The only downside is that it might break rapport. So if it's a neighbor, or someone you want to maintain a good relationship with, that might be something to think about.

Otherwise, it's a great option.

  • Nice try

Yeah, if you tell them very directly "nice try", people will likely try to hide it.

The way I'd do is to almost mutter it to yourself, so the frame gets set up more subtly and they don't have an opportunity to address it.
It's like you make smile a bit to yourself, then say "nice try", as if to say "ehehe, look at this guy pulling this basic power moves on me", and then you refuse to answer.
That way, your message goes across that you both know what they were trying to do, but that you know better.

Have you read the forum guidelines for effective communication already?

Another way to handle this is to play dumb and keep asking for details on their story, as if you were really interested.

Other person: "Yeah, I went to XYZ University"

You: "Oh really? What did you study?!"

OP: "Oh I studied law"

You: "Oh really? Did you have Louie G as your prof?!" (Just lie and make up an uncommon name to gauge a reaction, you can always backtrack and say that "you knew someone that went through law" and/or "it was a long time ago")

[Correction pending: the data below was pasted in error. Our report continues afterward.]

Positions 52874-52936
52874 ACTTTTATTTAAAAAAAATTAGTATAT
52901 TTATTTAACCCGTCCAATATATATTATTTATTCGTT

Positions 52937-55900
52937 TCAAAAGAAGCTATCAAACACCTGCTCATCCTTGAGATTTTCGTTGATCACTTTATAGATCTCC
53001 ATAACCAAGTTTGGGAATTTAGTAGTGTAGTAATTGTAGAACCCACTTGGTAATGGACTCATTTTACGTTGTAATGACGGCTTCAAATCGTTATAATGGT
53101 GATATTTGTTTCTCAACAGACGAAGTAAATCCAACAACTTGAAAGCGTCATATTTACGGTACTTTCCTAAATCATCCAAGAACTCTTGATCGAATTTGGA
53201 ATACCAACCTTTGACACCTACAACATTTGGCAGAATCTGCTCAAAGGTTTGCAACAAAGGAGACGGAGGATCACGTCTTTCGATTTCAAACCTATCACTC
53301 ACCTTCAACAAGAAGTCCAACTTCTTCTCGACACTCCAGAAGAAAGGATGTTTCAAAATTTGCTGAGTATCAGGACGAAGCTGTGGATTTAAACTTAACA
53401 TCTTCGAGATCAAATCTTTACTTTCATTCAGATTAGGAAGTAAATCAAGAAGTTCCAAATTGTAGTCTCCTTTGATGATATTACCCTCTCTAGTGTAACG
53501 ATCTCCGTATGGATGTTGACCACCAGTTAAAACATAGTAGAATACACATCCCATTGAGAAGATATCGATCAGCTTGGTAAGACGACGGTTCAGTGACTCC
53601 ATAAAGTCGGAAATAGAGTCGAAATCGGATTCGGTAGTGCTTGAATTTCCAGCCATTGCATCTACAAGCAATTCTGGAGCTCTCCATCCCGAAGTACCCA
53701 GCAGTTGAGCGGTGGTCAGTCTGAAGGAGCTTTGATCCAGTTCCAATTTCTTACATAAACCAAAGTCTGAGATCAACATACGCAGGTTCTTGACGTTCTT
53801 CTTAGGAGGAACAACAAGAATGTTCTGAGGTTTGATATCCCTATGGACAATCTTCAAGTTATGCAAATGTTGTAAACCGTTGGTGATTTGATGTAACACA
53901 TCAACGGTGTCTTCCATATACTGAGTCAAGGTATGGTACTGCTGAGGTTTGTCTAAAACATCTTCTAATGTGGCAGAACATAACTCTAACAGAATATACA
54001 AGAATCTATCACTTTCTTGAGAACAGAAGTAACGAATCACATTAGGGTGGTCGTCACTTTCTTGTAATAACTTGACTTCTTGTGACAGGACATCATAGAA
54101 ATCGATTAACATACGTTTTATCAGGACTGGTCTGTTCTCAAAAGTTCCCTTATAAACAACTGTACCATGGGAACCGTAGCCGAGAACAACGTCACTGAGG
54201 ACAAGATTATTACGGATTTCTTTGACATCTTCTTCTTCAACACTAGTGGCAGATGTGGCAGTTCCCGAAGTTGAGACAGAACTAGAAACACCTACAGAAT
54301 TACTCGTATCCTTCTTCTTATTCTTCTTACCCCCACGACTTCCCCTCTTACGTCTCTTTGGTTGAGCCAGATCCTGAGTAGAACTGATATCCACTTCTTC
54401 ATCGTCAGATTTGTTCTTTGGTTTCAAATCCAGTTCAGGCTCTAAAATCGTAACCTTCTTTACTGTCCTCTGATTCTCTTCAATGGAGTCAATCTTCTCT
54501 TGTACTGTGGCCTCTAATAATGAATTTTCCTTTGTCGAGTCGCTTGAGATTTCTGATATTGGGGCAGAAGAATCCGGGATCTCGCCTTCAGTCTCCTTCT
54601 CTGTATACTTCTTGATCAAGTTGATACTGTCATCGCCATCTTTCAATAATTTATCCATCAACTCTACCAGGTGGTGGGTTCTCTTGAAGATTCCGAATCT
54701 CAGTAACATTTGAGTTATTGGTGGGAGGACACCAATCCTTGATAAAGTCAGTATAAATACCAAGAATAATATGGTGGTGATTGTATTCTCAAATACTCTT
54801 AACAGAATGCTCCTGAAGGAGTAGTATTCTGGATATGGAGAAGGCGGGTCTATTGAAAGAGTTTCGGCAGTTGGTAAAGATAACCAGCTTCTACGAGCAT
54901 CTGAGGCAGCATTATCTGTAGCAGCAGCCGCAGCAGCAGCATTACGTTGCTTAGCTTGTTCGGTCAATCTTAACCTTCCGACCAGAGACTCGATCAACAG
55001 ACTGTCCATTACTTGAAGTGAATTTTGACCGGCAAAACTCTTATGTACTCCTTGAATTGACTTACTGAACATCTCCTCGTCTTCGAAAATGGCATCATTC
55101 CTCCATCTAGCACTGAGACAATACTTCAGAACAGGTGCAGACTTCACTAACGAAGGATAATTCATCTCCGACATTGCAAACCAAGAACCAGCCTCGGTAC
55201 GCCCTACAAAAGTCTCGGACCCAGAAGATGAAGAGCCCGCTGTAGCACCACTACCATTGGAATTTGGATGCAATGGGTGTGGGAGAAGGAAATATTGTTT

At this point if the OP says yes, then ask for details (Most liars stumble when forced to make up details of their lies on the spot, because it overloads their brain). As soon as OP gives you details, immediately break rapport and say that who they're describing is not Louie G. If they start stumbling and look uncertain, you've probably got yourself a liar; if they stand their ground, you may have inadvertently name dropped a real person.

Going back to the end of the scenario above, if the OP says "no, I don't know of Louie G", then they're probably telling the truth. Even more so if they keep asking details about him.

This might seem like unnecessary "game-playing", but IMO it's important to be certain when someone is lying. Although Lucio's instance looks like pretty clear cut, most of the time, that's not the case. It's no secret that many people overestimate their ability to judge a person's character, which leads to making bad logic leaps.